Monday, July 25, 2005

A documentary about Go?

Crazy idea coming.

As popular as Go is in the East, and is becoming in the West and around the world, there seems to be no English documentary film about it. I have no experience in producing or directing, but I would be prepared to take on the challenge of making the first such film or series if I could find a way to fund it (and get a sabbatical from my company - our CEO might approve and even make a donation). I'd be happy enough, ... perhaps ... , if this blog just starts the boulder rolling down the hill and someone else does it.

If there's enough money out there for prizes that reach up to a million dollars, then there's enough money to fund a carefully budgeted but well-researched documentary. I have to find foundations or organizations that will donate funding for it. Of course, I would still need to put the whole idea together into an elevator sales pitch, get in touch with the right people, and assemble a small team to execute it well even on a tight budget.

Reality check? Well, nobody in my extended family ever thought that I would be able to put myself through college and grad school when I first immigrated to the US with one suitcase of clothes and a box of books. I'll do the reality check later.

Big thoughts. Scary. Thrilling.


At 3:11 PM, July 25, 2005, Blogger NightGhost said...

That sounds like a terrific idea, if you don't mind losing money (better someone else's than yours :) and if you won't be disappointed by how few people watch it. Does anyone remember The Great Chess Movie (1982) ( ?

On the other hand, if your sponsor includes enough funds for a trip to Asia...

At 3:49 PM, July 25, 2005, Blogger ChiyoDad said...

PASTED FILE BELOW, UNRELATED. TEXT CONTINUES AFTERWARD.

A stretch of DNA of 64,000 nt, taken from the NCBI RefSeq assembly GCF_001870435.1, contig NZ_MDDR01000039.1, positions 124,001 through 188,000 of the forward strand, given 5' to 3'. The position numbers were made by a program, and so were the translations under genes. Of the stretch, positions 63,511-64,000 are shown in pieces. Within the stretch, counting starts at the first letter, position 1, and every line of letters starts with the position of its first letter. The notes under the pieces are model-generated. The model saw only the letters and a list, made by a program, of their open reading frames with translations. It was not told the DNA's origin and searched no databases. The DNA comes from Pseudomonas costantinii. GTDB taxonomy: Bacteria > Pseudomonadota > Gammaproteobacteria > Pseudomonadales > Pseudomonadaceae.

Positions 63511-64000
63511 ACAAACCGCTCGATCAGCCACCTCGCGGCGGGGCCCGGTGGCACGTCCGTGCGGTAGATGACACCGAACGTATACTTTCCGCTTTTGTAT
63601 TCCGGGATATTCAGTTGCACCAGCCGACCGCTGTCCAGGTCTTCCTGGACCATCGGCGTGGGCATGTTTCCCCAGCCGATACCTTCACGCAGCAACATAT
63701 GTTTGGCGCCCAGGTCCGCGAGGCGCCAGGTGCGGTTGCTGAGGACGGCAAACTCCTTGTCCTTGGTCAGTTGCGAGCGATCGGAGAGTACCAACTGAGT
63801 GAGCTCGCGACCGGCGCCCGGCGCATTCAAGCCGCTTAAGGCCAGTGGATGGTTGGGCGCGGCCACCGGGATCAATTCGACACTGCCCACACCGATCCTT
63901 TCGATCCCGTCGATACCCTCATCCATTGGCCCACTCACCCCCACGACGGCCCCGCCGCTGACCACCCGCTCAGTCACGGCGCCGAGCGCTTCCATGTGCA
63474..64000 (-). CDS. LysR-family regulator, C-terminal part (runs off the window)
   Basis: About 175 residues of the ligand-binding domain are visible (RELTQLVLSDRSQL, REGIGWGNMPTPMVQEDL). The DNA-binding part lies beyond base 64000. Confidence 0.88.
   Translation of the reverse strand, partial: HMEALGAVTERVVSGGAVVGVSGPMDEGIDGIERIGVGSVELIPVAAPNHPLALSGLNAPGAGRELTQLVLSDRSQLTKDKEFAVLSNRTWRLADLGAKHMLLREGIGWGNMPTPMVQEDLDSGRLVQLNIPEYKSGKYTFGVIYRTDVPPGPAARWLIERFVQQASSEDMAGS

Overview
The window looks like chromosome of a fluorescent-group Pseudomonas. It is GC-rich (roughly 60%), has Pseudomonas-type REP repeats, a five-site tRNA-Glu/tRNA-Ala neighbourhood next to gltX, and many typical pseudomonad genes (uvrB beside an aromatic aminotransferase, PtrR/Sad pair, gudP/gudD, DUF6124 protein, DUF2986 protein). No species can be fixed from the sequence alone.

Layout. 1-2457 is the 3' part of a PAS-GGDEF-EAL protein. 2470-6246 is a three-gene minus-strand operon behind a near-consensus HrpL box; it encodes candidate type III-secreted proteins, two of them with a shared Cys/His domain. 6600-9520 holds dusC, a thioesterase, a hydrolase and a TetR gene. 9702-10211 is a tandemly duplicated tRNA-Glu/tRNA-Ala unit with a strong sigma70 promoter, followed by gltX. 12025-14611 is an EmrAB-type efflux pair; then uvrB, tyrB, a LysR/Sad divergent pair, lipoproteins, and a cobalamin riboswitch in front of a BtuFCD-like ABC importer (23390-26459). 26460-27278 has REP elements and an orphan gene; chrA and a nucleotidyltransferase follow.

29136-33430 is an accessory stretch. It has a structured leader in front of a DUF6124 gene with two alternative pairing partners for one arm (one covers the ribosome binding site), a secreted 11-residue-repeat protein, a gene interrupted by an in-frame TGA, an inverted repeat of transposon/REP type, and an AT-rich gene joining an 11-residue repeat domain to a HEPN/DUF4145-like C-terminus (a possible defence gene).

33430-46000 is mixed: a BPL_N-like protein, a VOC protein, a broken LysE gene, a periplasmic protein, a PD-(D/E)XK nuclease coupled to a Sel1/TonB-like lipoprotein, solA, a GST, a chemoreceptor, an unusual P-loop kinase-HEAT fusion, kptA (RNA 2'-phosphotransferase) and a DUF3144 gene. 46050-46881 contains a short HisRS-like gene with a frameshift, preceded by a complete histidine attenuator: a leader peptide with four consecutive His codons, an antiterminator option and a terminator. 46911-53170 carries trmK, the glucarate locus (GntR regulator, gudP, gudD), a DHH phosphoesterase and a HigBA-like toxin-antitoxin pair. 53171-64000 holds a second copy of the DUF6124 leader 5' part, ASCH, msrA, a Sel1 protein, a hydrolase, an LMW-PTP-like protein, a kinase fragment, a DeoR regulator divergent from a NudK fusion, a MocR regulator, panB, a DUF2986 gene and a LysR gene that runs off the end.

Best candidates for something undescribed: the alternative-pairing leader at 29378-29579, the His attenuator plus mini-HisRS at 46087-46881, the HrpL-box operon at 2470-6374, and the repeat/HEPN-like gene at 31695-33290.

Perhaps, but then again, who ever thought that Texas Hold'em's would become as popular and as televised (with big prize monies) as they are today?

I'm thinking that the key to a successful documentary would be to make it, in part, a promotional film for its subjects around the globe (corporate and private institutions): the Nihon Kiin, the Hankook Kiwon, the Ing Goe Foundation, domestic and international publishers and equipment manufacturers, the major Go servers, cities portrayed both as points of historical interest and as tourist destinations, Microsoft (OS behemoth), Sun Microsystems (Java creator), Fujitsu, Morgan Stanley, National Geographic et cetera. It becomes, as they call it in media, the big wet kiss that everyone wants a piece of because it promotes what they love, it promotes their business, and it promotes them. It's not far-fetched to think that many of these individuals and organizations would gladly lend their time for consultation and interviews and perhaps donate money or resources to the production. Behind it all, we shall retain our secret objectives to promote a game that can teach reasoning and disciplined study.

Assemble a small tiger-team; talented folks (even university students) out to prove themselves who can travel rough around the world as was done for the many Michael Palin travel documentaries. Leverage the internet to organize the project and assemble the footage as was done for Star Wars: Revelations. I think it's all possible.

Glamorous? No. Profitable? Not. A logistical and linguistic nightmare? Probably. A challenge just to see if it can be done and if you can spur greater interest from your work the same way UK and US media popularized poker as a spectator sport? Yes.

At 7:46 PM, July 25, 2005, Anonymous Anonymous said...

hey your friend zero9090 achieve 22k+

At 7:58 PM, July 25, 2005, Blogger ChiyoDad said...

hey your friend zero9090 achieve 22k+

Thanks for the update! Good for him!! He works pretty hard. I know he has gone through a lot more games than is shown in his current profile. Wish I could say the same for myself.


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